The system, which will be in Hawaii, will map the sky, looking for any objects brighter than apparent magnitude 24 — millions of times fainter than what can be seen with the naked eye. The field of view will be six times the diameter of the full moon, and the items captured by Pan-STARRS will include asteroids, comets and trans-Neptunian objects like Pluto.
Protecting against asteroids
Alan Fitzsimmons is an astronomy professor at Queen’s University Belfast in the UK, part of the consortium that will operate the prototype system. He is looking forward to investigating what the sky survey will reveal, which should eventually include many of the estimated 50,000 asteroids greater than 150 m in size that pass near Earth. Such rocks are a good deal smaller than what is thought to have killed the dinosaurs, but Fitzsimmons noted that does not mean that they are unimportant. “We don’t believe those smaller objects, if they happen to encounter the Earth, will cause global effects. However, they’d be pretty noticeable if you were in the vicinity,” he said.
Pan-STARRS is the first of the next generation of sky surveys to go after such objects, he added. This mapping is possible because each telescope will be equipped with 1.4-gigapixel CCD sensors, currently the largest such devices in the world. That size presents problems with both manufacturing and readout, which are solved by segmenting the imager. The focal plane of each camera consists of an almost complete 64 × 64 CCD array, each containing 600 × 600 pixels. This segmentation makes the manufacturing process easier because it is not necessary to build a single chip with 1.4 good gigapixels.
It also helps in readout, since that can be done using eight channels in parallel. As a result, the readout time is short and the camera can be cycled in as little as 8 s, a critical figure because a survey requires many, many exposures. The CCDs also have orthogonal transfer technology, which allows for an electronic version of traditional tip-tilt adaptive optics to be implemented within the CCD itself, thereby improving performance.
As integrated circuits, the CCDs benefit from Moore’s Law, the doubling of transistors on a chip that happens every few years. Nick Kaiser, an astronomy professor at the University of Hawaii and principal investigator of Pan-STARRS, said that, for CCDs, the equivalent involves the number of pixels. “The size of detectors doubles every 19 months,” he said.
He added, “There’s no reason why that trend shouldn’t continue into the future.”
Kaiser expects that 1000 or so moving objects will be captured in every Pan-STARRS exposure. The data will be processed so that asteroids, comets and other objects can be detected and identified. Given that the system will churn out terabytes of data per night, the data handling will not be trivial.
Something other than glass
For a really large telescope, consider the optical interferometer prototype operated by the US Navy, the Naval Research Laboratory and Lowell Observatory at a site southwest of Flagstaff, Ariz. Because the points on the interferometer are 435 m apart, the system has the resolution of an optical telescope of the same diameter. In theory, then, the optical interferometer could allow astronomers to see objects separated from one another by the tiniest of margins. It could, for example, enable astronomers to see features such as sunspots on stars light years away or to prove that what are thought to be single stars are actually twins or triplets.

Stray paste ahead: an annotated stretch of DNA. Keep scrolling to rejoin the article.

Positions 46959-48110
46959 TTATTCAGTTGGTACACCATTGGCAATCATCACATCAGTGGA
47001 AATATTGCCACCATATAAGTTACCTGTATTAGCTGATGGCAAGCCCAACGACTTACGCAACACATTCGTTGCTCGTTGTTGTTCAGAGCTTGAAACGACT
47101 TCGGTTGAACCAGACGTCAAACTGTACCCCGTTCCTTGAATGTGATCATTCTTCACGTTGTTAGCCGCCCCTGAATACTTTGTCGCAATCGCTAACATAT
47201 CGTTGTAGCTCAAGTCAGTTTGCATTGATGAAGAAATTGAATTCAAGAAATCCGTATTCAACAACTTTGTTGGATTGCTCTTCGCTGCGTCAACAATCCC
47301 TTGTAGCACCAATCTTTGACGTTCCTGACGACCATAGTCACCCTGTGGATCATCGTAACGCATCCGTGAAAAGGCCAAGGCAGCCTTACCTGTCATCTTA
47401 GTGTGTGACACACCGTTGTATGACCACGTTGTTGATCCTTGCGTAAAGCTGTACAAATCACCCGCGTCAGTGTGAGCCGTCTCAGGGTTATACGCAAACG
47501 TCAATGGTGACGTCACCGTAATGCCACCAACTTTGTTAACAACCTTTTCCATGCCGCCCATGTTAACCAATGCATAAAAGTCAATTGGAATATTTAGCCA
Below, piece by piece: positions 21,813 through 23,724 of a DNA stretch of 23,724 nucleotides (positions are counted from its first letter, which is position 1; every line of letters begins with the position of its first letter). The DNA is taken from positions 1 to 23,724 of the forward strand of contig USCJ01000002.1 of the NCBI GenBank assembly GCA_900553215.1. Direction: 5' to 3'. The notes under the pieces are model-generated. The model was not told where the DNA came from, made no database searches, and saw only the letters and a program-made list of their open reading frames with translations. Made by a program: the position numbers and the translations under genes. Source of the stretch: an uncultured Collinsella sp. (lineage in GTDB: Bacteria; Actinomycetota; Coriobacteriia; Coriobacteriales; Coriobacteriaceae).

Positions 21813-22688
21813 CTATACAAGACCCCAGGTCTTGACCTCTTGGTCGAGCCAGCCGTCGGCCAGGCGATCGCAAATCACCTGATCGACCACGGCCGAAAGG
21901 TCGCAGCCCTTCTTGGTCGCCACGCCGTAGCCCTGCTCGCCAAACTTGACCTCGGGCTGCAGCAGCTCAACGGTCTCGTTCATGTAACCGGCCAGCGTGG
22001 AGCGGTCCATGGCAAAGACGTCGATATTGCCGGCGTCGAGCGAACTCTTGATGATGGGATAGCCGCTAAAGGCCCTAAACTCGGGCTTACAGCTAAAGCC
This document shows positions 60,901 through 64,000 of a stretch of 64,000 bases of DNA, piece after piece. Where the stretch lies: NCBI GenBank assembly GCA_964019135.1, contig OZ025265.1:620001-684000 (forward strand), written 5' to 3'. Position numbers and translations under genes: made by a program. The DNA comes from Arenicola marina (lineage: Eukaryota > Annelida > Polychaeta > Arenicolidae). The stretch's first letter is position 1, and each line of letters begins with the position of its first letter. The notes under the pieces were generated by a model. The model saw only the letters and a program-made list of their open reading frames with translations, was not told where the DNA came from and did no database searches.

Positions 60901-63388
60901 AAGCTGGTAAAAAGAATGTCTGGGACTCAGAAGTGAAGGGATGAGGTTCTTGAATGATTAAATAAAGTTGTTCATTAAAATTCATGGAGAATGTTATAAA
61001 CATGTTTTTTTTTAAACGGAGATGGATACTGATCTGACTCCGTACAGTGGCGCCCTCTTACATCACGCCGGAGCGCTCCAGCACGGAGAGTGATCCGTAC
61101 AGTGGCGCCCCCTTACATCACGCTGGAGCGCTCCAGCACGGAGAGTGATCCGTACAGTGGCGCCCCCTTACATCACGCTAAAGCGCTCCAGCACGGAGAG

In practice, the small size of the 60-mm flat-glass mirrors, along with other constraints, limits the system to objects of the sixth magnitude or brighter, objects visible to the naked eye. What is needed are telescopes that are large yet lightweight, making it possible to reconfigure the interferometer as needed without sacrificing too much light-gathering capability.
Enter carbon fiber-reinforced polymer mirrors. Manufactured by embedding carbon fibers in a resin, these mirrors are roughly a tenth of the weight of their glass counterparts, provided that not only the mirror but also the supporting structure is made of the material. Advances in the technology now allow such companies as Composite Mirror Applications of Tucson, Ariz., to construct mirrors with a wavefront accuracy of less than λ/4 peak to valley, a smoothness demanded by telescope mirrors.
The material also offers other advantages over glass. Traditionally, glass blanks are ground down into the right shape in a process that takes months for large mirrors. Producing two or more matched mirrors requires multiple grinding operations, each done with painstaking care to ensure that the mirrors are as alike as necessary. In contrast, the composite material only requires the production of a high-quality mandrel, against which the composite cures. Once the mandrel is done, replicas can be produced quickly at a cost that is as much as 10 times less than that of a glass equivalent.
Jonathan R. Andrews, an electrical engineer with the Washington-based Naval Research Laboratory, said that the composite offers another advantage when used in telescopes. The orientation of the carbon fibers in one layer relative to another can be set so that the material has specific properties. “You actually have the ability to control the coefficient of thermal expansion in different directions,” he said.
Thus, it is possible to make the distance between the primary and the secondary mirror not react to a change in temperature. As a result, there will not be focus changes because of temperature shifts.
The current mirrors in the optical interferometer are being replaced with 1.4-m carbon fiber-reinforced polymer mirrors. When completed, the change should boost the system’s ability to see dim objects to the 13th magnitude, about 250 times dimmer than what the unaided eye can spot.